The Federal Energy Regulatory Commission should make a number of modifications to its proposed regulations to carry out Congress’s directives on critical electric infrastructure, as set forth in the Fixing America’s Surface Transportation Act of 2015, or FAST Act, the American Public Power Association told the commission on Aug. 19 (Docket No. RM16-15-000).
In response to growing cyber and physical security threats, as well as testimony from the commission that it needed new information protection authorities, Congress passed the FAST Act last year.
Section 61003 of the FAST Act amended the Federal Power Act to create a new section, Section 215A, that authorizes the commission and the Department of Energy to enact extensive new measures to protect sensitive but unclassified information related to critical electric infrastructure. Among other things, Section 215A requires FERC, in consultation with DOE, to promulgate regulations for designating, protecting and voluntary sharing of “critical electric infrastructure information,” or CEII – Electric.
In comments submitted to FERC, APPA said it appreciates the commission’s work to implement Section 61003 of the FAST Act, “as well as the commission’s long-standing commitment to protecting sensitive energy sector information.” However, the public power group said, “we believe the proposal can be improved to more fully embrace” Congress’s intent.
In its Aug. 19 comments to FERC, APPA pointed out that the commission has proposed to meld the new CEII – Electric designation into the FERC’s existing regulations for critical energy infrastructure information or CEII – Energy. In doing this, FERC is “adopting a ‘one size fits all’ approach that does not implement the specific authority and responsibilities given the commission under FPA Section 215A,” APPA said. “This hybrid framework is not the significant step forward in sensitive electricity subsector information protection that Congress intended.”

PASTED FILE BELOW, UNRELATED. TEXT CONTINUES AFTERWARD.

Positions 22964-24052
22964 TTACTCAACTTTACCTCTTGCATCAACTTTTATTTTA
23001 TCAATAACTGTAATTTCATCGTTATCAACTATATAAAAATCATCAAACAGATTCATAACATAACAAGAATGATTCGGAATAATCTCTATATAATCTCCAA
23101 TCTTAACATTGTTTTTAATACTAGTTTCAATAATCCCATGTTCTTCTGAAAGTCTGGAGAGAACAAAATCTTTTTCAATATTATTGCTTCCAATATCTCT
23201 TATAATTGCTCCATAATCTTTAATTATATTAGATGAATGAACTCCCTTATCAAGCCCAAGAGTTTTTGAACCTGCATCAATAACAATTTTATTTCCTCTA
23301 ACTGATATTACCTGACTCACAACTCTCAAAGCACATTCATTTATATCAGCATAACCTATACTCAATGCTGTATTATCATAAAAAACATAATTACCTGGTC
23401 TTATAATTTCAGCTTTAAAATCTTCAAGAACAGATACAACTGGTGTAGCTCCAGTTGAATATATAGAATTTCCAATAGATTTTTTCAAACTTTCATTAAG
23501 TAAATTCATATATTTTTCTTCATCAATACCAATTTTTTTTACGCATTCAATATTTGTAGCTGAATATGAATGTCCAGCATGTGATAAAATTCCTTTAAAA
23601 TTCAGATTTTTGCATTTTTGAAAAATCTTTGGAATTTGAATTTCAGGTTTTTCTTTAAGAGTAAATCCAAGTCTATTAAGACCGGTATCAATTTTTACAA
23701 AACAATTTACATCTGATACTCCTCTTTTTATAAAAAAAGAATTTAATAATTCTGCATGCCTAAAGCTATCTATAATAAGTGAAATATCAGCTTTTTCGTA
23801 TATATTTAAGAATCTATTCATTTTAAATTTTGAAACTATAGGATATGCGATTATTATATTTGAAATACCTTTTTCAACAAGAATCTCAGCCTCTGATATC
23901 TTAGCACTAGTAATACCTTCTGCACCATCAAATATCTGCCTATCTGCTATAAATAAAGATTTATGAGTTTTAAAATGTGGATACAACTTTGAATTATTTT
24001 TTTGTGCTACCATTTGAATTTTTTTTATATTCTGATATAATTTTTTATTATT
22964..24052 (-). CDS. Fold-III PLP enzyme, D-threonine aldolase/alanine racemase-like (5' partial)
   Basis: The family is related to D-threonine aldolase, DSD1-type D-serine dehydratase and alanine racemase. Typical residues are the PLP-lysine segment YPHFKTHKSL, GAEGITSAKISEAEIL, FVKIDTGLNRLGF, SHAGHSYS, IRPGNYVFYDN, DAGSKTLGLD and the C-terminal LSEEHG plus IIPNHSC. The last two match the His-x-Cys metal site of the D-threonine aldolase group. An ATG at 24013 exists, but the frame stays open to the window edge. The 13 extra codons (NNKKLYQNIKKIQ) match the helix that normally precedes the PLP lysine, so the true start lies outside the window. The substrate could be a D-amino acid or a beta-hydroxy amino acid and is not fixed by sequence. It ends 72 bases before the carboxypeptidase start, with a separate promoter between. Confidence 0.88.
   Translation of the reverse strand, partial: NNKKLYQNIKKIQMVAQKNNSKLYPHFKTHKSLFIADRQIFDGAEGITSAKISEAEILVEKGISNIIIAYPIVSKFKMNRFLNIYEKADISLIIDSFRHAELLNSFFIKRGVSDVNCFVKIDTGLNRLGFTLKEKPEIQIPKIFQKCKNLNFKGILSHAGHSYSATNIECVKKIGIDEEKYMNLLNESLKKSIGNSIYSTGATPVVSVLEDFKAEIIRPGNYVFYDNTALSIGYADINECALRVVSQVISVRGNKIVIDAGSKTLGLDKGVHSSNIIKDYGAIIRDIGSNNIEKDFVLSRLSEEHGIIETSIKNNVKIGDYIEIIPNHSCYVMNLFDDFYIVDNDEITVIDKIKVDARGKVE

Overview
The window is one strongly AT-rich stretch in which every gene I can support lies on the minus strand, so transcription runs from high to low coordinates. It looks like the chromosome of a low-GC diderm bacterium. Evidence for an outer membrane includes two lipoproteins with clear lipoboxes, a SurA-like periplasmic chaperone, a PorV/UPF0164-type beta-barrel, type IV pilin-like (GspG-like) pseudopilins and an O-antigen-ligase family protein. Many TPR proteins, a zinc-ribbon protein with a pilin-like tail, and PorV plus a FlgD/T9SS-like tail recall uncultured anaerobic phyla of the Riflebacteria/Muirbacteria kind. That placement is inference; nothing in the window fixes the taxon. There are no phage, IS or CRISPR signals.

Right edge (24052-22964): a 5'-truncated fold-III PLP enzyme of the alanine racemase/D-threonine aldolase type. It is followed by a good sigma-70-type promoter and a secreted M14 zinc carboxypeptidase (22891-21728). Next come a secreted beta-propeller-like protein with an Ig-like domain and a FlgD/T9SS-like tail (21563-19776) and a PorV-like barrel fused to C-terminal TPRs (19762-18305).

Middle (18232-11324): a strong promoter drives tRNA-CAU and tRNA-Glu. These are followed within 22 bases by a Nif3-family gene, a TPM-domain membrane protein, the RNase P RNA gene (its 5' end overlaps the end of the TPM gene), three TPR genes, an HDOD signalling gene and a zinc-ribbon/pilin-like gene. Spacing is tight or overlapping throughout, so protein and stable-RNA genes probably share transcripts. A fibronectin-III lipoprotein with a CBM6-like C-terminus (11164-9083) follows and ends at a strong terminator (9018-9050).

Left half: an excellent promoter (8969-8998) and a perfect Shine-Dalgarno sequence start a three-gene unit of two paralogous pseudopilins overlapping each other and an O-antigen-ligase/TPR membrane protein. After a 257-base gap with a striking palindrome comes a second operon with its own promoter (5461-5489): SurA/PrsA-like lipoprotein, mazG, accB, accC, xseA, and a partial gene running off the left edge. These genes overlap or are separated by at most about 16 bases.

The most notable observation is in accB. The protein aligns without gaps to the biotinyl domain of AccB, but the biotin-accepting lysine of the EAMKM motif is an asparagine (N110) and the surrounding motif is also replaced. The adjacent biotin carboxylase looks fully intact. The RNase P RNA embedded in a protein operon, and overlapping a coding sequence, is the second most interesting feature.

FERC should adopt new CEII – Electric regulations
Instead, APPA said, the commission “should adopt new CEII – Electric regulations separate from its existing CEII – Energy regulations that feature heightened disclosure protections, and acknowledge FPA Section 215A’s exemption of CEII – Electric from disclosure under all federal, state, local, and tribal public disclosure laws.”
In addition, as directed by Congress, the commission “should develop criteria and procedures to address DOE’s role in designating CEII – Electric, clarify the commission’s and DOE’s relationship in the removal of CEII – Electric designations, and set forth sanctions for commissioners and others that make unauthorized CEII – Electric disclosures,” APPA said.
FERC also should clarify its interpretation of “critical electric infrastructure” through further discussion and examples, APPA said, adding that this “would provide stakeholders increased confidence that the information they mark as CEII – Electric will ultimately be treated as such.”
One of the core purposes of the new section that the FAST Act added to the Federal Power Act “is to facilitate information sharing of highly sensitive information about critical electric infrastructure, threats, vulnerabilities and protective measures, among those who need to know, while fully protecting such information from wider disclosure,” APPA said in its comments. “Access to this information should not fall in the same bucket as information needed for transmission planning or rate cases.”